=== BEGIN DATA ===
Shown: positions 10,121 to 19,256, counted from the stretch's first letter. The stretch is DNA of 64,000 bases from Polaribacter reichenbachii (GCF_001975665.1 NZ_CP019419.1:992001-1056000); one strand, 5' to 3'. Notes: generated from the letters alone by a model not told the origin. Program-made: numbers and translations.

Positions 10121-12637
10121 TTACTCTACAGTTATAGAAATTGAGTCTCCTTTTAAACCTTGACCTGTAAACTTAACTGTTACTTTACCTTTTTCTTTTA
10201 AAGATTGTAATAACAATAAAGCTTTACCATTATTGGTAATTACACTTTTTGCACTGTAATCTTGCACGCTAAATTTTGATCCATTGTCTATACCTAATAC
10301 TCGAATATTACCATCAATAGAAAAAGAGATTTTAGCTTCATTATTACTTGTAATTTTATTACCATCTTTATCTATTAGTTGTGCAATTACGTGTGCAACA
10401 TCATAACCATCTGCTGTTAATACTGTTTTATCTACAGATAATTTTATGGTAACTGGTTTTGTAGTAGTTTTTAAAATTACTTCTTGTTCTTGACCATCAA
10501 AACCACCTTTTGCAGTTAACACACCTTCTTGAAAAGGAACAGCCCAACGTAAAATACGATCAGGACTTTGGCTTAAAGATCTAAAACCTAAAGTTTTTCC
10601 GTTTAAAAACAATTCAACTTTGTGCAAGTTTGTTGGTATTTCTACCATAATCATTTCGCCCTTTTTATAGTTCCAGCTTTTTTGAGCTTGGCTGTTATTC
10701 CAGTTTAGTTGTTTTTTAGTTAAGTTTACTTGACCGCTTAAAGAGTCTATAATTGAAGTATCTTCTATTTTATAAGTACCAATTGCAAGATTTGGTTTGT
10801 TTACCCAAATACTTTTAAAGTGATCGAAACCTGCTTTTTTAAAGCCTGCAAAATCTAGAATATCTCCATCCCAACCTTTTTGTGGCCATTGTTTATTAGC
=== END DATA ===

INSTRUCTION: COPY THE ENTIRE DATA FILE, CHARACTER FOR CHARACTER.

Shown: positions 10,121 to 19,256, counted from the stretch's first letter. The stretch is DNA of 64,000 bases from Polaribacter reichenbachii (GCF_001975665.1 NZ_CP019419.1:992001-1056000); one strand, 5' to 3'. Notes: generated from the letters alone by a model not told the origin. Program-made: numbers and translations.

Positions 10121-12637
10121 TTACTCTACAGTTATAGAAATTGAGTCTCCTTTTAAACCTTGACCTGTAAACTTAACTGTTACTTTACCTTTTTCTTTTA
10201 AAGATTGTAATAACAATAAAGCTTTACCATTATTGGTAATTACACTTTTTGCACTGTAATCTTGCACGCTAAATTTTGATCCATTGTCTATACCTAATAC
10301 TCGAATATTACCATCAATAGAAAAAGAGATTTTAGCTTCATTATTACTTGTAATTTTATTACCATCTTTATCTATTAGTTGTGCAATTACGTGTGCAACA
10401 TCATAACCATCTGCTGTTAATACTGTTTTATCTACAGATAATTTTATGGTAACTGGTTTTGTAGTAGTTTTTAAAATTACTTCTTGTTCTTGACCATCAA
10501 AACCACCTTTTGCAGTTAACACACCTTCTTGAAAAGGAACAGCCCAACGTAAAATACGATCAGGACTTTGGCTTAAAGATCTAAAACCTAAAGTTTTTCC
10601 GTTTAAAAACAATTCAACTTTGTGCAAGTTTGTTGGTATTTCTACCATAATCATTTCGCCCTTTTTATAGTTCCAGCTTTTTTGAGCTTGGCTGTTATTC
10701 CAGTTTAGTTGTTTTTTAGTTAAGTTTACTTGACCGCTTAAAGAGTCTATAATTGAAGTATCTTCTATTTTATAAGTACCAATTGCAAGATTTGGTTTGT
10801 TTACCCAAATACTTTTAAAGTGATCGAAACCTGCTTTTTTAAAGCCTGCAAAATCTAGAATATCTCCATCCCAACCTTTTTGTGGCCATTGTTTATTAGC